It was a tough week for the other Bush folks though. Tom Ridge, Homeland Security Czar, presides over an uberagency so big it cut both airport screeners and sky marshals the same time it was warning Americans that al-Qaida was up to no good again. Imagine the Keystone Cops with unlimited government money and power.

MSNBC reports that Sen. Charles Schumer, D-N.Y., called the cuts "nonsensical" and urged the DHS to "immediately reverse reported plans to cut air marshals in light of intelligence indicating that al-Qaida and other terrorist groups may have stepped up plans" to launch attacks on airlines. Schumer said that the "proposed cuts...come in response to a $900 million budget hole at the agency." War on the cheap has begat Homeland Defense on the cheap. This fact is probably not lost within the dark caves of the Pakistan frontier. Count on it.

For all the tough talk from the Bush people, almost half the airport screeners lack full security background checks, and in the 98 weeks and 3 days since the 9/11 attacks, the Administration only just closed a loophole allowing in-transit non-visa foreigners to board international flights passing through US cities unchecked. Add to this the fact that almost all air cargo and ship-borne containers still come in and out of the country uninspected, and you have a prime recipe for further disaster. The radical enemies of the United States watch us closely and have a knack for hitting us where we ain't.

It's interesting that every time the Administration comes under tough press and political scrutiny they suddenly warn us of new dangers. One suspects the alert level will only go to the top (Red) if the Democrats pull within four percentage points next October. For the far right, terrorism has become the new communism, and thus allows wide violation of due process and previously accepted privacy rights. The Reverend Mr. Ashcroft appeared on the White House's own network, Fox News, and predicted both success and failure. Fear works wonders, and it gets people to contribute.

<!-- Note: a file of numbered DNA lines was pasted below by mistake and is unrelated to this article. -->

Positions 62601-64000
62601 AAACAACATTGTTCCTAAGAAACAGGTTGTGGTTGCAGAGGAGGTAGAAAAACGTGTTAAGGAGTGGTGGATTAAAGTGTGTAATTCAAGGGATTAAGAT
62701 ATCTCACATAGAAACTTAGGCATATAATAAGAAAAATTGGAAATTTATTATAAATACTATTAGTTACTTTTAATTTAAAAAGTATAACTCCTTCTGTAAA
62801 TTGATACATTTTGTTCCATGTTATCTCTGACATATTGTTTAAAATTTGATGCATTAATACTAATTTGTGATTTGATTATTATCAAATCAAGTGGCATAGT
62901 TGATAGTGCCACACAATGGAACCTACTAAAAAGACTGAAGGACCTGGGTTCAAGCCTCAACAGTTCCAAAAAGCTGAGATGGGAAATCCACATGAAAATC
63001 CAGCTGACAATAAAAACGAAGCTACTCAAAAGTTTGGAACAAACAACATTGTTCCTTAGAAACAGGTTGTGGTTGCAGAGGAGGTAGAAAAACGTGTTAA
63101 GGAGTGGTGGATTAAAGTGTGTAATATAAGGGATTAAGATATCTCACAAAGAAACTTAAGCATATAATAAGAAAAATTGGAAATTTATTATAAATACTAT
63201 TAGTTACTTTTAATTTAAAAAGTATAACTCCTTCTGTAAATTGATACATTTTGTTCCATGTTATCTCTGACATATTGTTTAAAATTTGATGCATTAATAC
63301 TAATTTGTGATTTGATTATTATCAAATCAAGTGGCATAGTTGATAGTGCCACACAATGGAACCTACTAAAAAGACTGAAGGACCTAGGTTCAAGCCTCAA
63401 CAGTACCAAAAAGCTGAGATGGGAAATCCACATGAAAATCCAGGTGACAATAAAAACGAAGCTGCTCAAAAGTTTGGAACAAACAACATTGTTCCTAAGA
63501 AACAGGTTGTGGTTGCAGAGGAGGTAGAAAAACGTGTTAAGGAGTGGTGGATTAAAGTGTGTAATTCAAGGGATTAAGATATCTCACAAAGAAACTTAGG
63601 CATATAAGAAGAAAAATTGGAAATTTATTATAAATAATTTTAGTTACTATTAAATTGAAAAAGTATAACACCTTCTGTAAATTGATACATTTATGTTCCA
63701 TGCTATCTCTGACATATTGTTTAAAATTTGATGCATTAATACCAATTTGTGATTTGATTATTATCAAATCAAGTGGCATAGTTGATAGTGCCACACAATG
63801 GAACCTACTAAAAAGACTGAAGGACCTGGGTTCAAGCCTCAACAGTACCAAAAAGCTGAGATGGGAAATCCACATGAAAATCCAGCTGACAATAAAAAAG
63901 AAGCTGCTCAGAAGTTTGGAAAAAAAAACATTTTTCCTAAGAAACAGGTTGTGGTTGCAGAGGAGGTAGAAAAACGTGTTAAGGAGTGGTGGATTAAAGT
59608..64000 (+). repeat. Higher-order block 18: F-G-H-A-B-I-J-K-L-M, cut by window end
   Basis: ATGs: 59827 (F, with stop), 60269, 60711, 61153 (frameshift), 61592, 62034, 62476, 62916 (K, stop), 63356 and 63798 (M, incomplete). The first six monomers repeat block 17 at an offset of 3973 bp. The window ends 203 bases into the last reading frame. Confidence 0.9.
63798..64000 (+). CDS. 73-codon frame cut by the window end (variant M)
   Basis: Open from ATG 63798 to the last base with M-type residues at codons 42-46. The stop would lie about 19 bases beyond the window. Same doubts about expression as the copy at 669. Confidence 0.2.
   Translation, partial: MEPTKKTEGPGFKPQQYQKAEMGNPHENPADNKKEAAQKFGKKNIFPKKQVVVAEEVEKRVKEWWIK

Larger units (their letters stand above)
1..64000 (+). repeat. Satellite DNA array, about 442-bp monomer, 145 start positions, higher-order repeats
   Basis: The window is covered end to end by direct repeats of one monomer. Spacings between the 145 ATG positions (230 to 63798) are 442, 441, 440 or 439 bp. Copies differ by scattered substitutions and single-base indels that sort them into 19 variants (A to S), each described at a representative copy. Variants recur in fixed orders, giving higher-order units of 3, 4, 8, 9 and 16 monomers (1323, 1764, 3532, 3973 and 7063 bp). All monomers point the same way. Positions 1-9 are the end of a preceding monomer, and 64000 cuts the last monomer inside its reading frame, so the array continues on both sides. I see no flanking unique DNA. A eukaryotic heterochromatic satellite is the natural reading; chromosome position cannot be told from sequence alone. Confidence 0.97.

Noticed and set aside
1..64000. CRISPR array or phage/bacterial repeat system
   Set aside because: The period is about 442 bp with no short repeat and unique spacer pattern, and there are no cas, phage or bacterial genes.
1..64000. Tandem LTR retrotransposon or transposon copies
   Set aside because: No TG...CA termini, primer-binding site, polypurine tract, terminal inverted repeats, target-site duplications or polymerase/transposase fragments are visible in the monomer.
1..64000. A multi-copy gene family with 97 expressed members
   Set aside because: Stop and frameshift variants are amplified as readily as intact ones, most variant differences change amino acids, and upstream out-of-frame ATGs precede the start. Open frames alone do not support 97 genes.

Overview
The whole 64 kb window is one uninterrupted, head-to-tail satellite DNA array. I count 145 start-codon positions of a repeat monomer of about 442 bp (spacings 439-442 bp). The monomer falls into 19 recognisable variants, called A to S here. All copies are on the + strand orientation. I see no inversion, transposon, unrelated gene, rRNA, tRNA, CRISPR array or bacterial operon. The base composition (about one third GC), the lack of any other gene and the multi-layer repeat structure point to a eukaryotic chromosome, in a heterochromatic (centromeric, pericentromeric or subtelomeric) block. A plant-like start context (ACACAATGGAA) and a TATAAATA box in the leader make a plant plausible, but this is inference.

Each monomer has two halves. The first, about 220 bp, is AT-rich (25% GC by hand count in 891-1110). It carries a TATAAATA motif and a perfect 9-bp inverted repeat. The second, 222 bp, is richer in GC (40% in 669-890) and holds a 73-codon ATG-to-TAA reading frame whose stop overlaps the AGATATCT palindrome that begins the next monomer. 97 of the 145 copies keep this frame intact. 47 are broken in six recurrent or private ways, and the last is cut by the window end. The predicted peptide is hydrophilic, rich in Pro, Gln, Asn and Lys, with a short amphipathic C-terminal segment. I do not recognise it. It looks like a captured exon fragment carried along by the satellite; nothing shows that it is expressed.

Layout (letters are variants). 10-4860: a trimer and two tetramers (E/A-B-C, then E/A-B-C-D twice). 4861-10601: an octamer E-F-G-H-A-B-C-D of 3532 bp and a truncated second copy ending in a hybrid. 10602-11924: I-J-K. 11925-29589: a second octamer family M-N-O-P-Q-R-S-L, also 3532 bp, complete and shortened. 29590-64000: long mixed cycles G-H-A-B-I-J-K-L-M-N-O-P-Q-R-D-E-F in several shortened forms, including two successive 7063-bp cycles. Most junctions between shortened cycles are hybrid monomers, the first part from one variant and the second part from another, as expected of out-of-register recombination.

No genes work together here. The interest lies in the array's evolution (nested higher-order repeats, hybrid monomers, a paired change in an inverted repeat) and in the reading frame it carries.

One of al-Qaida's own top men, Ayman al-Zawahir, has reportedly released a new tape promising more terror attacks in the US. For all the neo-con chest pounding and the money and blood we spent in Afghanistan and Iraq, it's odd that the leaders of al-Qaida (and even Saddam Hussein) seem to have no trouble getting access to audio gear and getting the word out to their people.

The Bush folks also took great pleasure in what at first seemed like a reduction in the nation's chronic unemployment problems. The LA Times reports that the jobless rate dropped 0.2 percentage points to 6.2 percent, but only because more than a half million people quit looking for work and dropped out of the labor force. The way the system works, they now aren't counted as unemployed. Nifty.

Employers also cut payrolls by another 44,000 in July, the sixth consecutive month of such losses, making this the longest stretch of "jobless recovery" in the past half century. It's the worst job market in living memory.